Foreign minister: Lavrov letter contained nothing new
A recent letter from Russia's foreign minister Sergei Lavrov calling for EU and NATO member states to adhere to Organization for Security and Co-operation in Europe (OSCE) principles, such as those on indivisibility, contained nothing new, foreign minister Eva-Maria Liimets (Center) says. The letter was sent to the foreign minister of various countries, including Estonia.
Liimets told ERR on Tuesday that: "It recapitulated how they see further dialogue and the talks had stalled on European security issues. There is nothing new about Russia's positions, and it simply repeated thoughts that have already been discussed in public for a long time."
Liimets said that the letter was also a test of unity. "This letter, together with a desire to receive separate answers from recipients, also indicated that it is a test of unity."
It is certainly very important that we respond and react in a unified manner. And Estonia has been dealing with it in those days. the answer is going on in those days," Liimets said.
"From Estonia's point of view, it is certainly very important that Europe's future security is based on the existing security foundations, which are: The Helsinki Final Act (1975) and the Paris Charter (1990), and the OSCE has a very important role to play in this context."
Liimets declined ERR's request to see Lavrov's original missal.
ERR reports that Finland's Foreign Minister, Pekka Haavisto said that Lavrov states in his letter that no country should increase its security at the expense of any other state's security, as a result of Moscow feeling threatened.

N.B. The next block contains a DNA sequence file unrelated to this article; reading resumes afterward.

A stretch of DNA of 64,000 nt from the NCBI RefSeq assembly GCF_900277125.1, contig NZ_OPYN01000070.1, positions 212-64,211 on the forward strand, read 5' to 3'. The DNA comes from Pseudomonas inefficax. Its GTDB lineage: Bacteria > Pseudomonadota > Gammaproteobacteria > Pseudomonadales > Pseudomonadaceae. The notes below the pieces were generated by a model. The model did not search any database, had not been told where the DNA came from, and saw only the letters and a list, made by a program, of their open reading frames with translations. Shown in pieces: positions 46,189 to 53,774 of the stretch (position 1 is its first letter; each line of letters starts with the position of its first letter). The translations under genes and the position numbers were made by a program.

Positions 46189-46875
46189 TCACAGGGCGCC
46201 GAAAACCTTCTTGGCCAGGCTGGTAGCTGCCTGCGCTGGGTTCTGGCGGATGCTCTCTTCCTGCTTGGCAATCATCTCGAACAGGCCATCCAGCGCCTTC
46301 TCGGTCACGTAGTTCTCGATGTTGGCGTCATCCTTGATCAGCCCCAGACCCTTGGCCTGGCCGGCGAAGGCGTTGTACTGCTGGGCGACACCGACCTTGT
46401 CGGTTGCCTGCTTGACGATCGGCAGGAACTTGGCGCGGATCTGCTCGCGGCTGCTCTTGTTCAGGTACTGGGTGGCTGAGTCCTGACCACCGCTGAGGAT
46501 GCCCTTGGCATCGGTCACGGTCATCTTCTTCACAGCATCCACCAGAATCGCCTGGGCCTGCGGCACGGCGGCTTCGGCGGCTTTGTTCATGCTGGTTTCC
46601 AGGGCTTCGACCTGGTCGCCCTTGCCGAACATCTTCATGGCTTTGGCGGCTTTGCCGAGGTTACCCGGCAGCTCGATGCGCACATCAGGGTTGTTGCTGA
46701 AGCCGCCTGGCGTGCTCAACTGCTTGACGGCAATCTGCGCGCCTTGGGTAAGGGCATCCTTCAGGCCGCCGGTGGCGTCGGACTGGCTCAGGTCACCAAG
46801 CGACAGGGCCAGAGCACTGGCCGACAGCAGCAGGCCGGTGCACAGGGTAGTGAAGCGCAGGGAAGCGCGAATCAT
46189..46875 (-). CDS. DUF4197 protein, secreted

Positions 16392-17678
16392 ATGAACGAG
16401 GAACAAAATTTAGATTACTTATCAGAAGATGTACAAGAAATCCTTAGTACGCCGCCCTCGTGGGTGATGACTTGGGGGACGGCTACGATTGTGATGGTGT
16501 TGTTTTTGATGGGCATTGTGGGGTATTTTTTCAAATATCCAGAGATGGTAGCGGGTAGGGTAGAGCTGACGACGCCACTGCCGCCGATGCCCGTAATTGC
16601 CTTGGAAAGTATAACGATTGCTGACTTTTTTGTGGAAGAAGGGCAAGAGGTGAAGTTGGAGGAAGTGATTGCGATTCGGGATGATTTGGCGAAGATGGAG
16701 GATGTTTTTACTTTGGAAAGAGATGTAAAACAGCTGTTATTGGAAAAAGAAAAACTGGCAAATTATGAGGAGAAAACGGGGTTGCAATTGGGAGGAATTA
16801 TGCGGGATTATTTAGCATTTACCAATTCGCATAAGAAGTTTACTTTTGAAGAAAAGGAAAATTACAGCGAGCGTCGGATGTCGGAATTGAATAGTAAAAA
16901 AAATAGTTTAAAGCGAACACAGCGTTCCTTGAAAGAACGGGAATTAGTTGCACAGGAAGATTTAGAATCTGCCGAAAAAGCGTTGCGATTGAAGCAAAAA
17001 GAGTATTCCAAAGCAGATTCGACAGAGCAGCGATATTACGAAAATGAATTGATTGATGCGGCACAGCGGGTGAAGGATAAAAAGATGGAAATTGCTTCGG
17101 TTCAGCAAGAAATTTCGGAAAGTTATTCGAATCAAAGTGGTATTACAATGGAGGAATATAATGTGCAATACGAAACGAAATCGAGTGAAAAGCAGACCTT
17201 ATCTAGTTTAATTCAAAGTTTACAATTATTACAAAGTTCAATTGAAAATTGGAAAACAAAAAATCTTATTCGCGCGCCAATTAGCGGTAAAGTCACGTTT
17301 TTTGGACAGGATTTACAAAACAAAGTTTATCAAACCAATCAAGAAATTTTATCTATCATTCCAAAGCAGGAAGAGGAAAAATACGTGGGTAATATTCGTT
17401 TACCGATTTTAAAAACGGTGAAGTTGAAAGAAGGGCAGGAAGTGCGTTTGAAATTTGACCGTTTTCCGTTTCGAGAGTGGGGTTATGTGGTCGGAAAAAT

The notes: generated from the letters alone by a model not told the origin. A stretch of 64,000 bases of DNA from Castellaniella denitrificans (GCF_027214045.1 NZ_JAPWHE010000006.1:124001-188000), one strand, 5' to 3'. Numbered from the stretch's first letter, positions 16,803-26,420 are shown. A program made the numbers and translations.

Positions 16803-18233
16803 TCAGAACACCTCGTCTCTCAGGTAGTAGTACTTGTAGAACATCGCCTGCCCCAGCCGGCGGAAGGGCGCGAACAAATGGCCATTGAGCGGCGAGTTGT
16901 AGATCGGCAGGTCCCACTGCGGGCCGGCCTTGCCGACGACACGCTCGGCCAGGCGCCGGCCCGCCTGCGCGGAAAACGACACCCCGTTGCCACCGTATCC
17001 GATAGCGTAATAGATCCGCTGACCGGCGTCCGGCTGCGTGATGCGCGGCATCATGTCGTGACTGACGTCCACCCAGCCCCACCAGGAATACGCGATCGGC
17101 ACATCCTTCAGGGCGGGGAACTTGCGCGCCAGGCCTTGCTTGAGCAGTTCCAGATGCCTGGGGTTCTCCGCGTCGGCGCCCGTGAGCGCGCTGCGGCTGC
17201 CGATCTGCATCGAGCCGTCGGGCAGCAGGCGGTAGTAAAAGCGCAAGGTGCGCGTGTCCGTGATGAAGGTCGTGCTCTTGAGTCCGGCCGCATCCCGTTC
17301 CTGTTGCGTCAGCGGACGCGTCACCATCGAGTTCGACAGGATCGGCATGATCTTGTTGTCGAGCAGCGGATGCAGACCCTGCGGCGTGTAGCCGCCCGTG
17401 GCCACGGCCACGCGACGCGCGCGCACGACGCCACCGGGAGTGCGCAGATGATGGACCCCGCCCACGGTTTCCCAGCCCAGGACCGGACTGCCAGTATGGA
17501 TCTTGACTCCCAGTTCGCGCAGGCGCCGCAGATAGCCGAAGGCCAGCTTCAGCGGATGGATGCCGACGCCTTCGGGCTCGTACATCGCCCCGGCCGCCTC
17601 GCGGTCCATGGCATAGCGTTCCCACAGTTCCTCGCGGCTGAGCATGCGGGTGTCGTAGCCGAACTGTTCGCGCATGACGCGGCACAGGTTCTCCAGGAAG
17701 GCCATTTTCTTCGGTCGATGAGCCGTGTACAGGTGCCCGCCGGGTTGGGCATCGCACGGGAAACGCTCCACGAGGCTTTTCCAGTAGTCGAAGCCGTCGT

The letter from Lavrov arrived at the foreign ministries of various states, including Finland, Sweden and Norway, in addition to Estonia, and asked for written answers whether the recipients' governments would comply with the OSCE commitments not to strengthen their security at the expense of the security of others.
Russia is an OSCE member.
The letter opened with Russia's "serious concerns" on growing military-political tensions along its western borders – Russia has since late last year amassed an estimated 100,000 or more military personnel along with a significant volume of military equipment – and mentions Russia's proposals for security architecture in Europe, which Lavrov said Russia had previously sent to NATO and to the U.S., while the response of the latter demonstrate serious differences on the understanding of the principle of equal and indivisible security, a principle essential to Europe's security, Lavrov claims.
Politico reported last week that Lavrov had telegraphed the arrival of the letter in several interviews with Russian radio stations, requesting that the U.S. and other western powers explain their position on the principle of "indivisibility" in Euro-Atlantic security in the understanding of the OCSE's Istanbul Document of 1999.
Russia has repeatedly demanded NATO not only not further expand eastwards, but also roll back its current frontier to the status quo in 1997. Estonia, Latvia and Lithuania joined the alliance in 2004, Poland in 1999. All four countries border with the Russian Federation, while Poland borders with Ukraine and Belarus, and Latvia and Lithuania border with the latter.
Norway and Finland also share a border with Russia.
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Editor: Andrew Whyte